Monica Sawhney Haldar - founder of The Spice Club in Whitefield

PUBLISHED: 00:00 22 October 2018 | UPDATED: 09:54 22 October 2018

Anita and Monica cooking in the kitchen

Anita and Monica cooking in the kitchen


The Spice Club attracts diners in their droves. And it all started in a front room in Whitefield. Emma Mayoh reports.

Spice BoxSpice Box

When Monica Sawhney Haldar asked mum Anita if she could set up a supper club in her front room, she said she’d gone mad. Supper clubs weren’t mainstream in 2010 and the last thing her mum had pictured was hosting a restaurant in her own home.

‘It definitely took a lot of gentle persuasion,’ said Monica, founder of The Spice Club in Whitefield. ‘She gave me this glare that said “have you lost the plot?” I’d always wanted my own restaurant and struck on the idea of a supper club – after I realised the finances of a permanent restaurant weren’t possible fresh out of university. I tried my best not to be disappointed.

‘But then Mum came around and she actually helped me deliver the first supper club Manchester had ever seen. It was absolutely fantastic. There were eight people. I had really worried that they wouldn’t come. But everyone loved it. It was a thrilling moment for us both.’

It turned out her mum Anita’s gamble paid off. Eight years on and The Spice Club is not only one of the most popular supper clubs in the north but the cookery classes she runs in Whitefield – in the home she grew up in – as well as various venues across Birmingham are booked up.

Bhindi Masala (spiced okra dish)Bhindi Masala (spiced okra dish)

And Monica has her mum to thank. It was Anita who inspired her daughter’s love of cooking – she says Monica was her sous chef from the age of three. Monica and her brother, who previously ran a fashion brand together, were brought up on the tastes and flavours of food from Jaipur. It has been Monica’s greatest food inspiration. But the former Bury Grammar School pupil is also heavily influenced by her grandma, aunts and cousins, who live in all corners of India.

‘The food my family and I eat is so different to what is in restaurants,’ said Monica. ‘Every year, during my childhood, our mum would take me and my brother out to India to experience it all, including the wonderful and varied foods. Those experiences are the kind that really stick with you.

‘Through our events we can really showcase what home-style Indian food is really about. It’s not just about curry, there is much more to it than that. It’s about fresh ingredients, home made spice blends and family recipes that have been cooked and seasoned with a generous portion of history.

‘People also think curry is unhealthy, which it isn’t. I use a pressure cooker a lot, too which is probably something people wouldn’t think of using all of the time. I want people to discover how versatile, nutritious and easy Indian food can be.’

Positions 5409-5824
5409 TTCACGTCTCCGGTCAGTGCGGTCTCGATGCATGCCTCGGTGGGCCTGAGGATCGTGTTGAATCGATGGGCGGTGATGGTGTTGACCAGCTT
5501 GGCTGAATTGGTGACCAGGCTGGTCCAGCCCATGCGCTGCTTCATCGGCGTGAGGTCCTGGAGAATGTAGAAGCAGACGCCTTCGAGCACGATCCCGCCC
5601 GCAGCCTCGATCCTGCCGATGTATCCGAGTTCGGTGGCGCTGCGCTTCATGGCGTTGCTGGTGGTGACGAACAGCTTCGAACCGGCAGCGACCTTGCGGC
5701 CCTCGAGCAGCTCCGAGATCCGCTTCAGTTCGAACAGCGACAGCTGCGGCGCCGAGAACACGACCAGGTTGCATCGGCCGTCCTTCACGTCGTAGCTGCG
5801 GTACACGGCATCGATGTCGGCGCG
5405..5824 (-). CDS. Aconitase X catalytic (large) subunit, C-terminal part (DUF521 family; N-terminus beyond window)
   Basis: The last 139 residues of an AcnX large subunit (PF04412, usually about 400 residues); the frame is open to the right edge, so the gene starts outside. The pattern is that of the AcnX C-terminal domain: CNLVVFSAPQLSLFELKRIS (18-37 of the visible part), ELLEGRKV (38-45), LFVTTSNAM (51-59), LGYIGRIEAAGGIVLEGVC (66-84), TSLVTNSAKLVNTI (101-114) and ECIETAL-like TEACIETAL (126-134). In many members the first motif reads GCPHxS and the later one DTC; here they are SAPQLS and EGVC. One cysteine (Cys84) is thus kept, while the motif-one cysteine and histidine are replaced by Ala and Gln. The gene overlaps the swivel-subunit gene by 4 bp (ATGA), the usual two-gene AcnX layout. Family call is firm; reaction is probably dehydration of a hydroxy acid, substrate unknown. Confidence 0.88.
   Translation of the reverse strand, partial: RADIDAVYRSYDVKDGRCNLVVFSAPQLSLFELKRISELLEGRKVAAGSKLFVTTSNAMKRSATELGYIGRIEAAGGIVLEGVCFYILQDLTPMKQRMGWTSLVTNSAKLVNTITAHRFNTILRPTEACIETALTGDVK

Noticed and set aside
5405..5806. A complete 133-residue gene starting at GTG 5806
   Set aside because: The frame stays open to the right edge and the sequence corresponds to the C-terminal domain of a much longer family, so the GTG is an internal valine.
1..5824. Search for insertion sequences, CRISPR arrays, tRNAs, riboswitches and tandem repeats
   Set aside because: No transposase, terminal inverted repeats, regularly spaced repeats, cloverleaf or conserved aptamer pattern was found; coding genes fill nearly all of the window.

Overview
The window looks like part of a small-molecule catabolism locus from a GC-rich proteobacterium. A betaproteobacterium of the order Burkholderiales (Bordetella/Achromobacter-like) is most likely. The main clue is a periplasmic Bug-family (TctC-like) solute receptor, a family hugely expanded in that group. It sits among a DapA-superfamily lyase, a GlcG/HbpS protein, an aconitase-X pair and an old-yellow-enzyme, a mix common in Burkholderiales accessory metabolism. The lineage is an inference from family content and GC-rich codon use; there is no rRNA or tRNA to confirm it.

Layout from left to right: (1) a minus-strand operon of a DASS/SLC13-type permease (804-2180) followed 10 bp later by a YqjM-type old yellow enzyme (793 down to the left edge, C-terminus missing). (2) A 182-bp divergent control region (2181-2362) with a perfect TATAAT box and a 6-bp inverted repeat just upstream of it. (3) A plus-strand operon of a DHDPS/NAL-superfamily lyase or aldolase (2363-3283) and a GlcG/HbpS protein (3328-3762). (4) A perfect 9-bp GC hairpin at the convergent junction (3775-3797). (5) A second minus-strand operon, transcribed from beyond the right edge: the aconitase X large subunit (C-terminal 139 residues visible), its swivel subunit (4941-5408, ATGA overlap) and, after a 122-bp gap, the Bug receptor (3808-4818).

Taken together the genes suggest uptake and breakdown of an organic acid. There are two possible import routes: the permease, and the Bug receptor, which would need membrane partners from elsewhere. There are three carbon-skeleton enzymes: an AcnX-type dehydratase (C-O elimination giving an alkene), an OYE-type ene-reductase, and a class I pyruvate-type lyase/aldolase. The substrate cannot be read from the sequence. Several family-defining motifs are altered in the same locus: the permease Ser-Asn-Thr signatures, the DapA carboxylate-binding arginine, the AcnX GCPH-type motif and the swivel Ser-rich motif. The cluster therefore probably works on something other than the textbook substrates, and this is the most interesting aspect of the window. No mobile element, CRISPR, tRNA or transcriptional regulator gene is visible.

Monica honed her skills while studying hospitality management in America – still keeping her education up with cooking lessons from her mum over Skype. She worked everywhere from fast food franchises to fine dining restaurants. It’s an experience that sparked the desire to follow her passion.

But it is those varied flavours, tastes and experiences that have been a big part of her upbringing that have people attending cookery classes and supper clubs in their droves. She now splits her time between the sessions in Whitefield and Birmingham. She has had rave reviews from some of the region’s top chefs including Steven Smith, chef patron at Freemasons at Wiswell, Aiden Byrne, chef director of 20 Stories in Manchester and Hairy Bikers Dave Myers and Si King – in fact the chef duo said vegetarian food doesn’t come better than Monica’s.

Monica has more ambitions to grow the cookery classes and continue to inspire people to try her treasured family recipes. She also plans to launch a YouTube channel to share those dishes, tips and tricks with more people.

‘Nothing makes me prouder than when I hear stories of people who have been on our courses who have now made those recipes a part of their own family lives. One lady told me her daughter wrote an essay on her favourite meal at home. It was a dish her mum had learned on my course. I could have cried.

‘For me, that’s what it’s all about. The Spice Club is about celebrating the wonderful home cooking I’ve been brought up on. To know others love them makes me happy.’

And as for mum Anita’s initial reticence – you won’t find any of that. In fact you’ll often find her at Monica’s side during the cookery classes. She’s still loaning out her front room too.

‘Cooking is my passion but my mum is my inspiration,’ said Monica. ‘I feel lucky she allowed me to follow my dream and works with me. She’s a person who brought the tastes of Jaipur to our kitchen at home, having learnt generations of recipes from my incredible Naniji, my grandma.

‘Her own culinary enthusiasm remains child-like and infectious,’ she continues. ‘Her dishes are home cooked and from the soul and I want to carry that on.’

Comments have been disabled on this article.

Latest from the Lancashire Life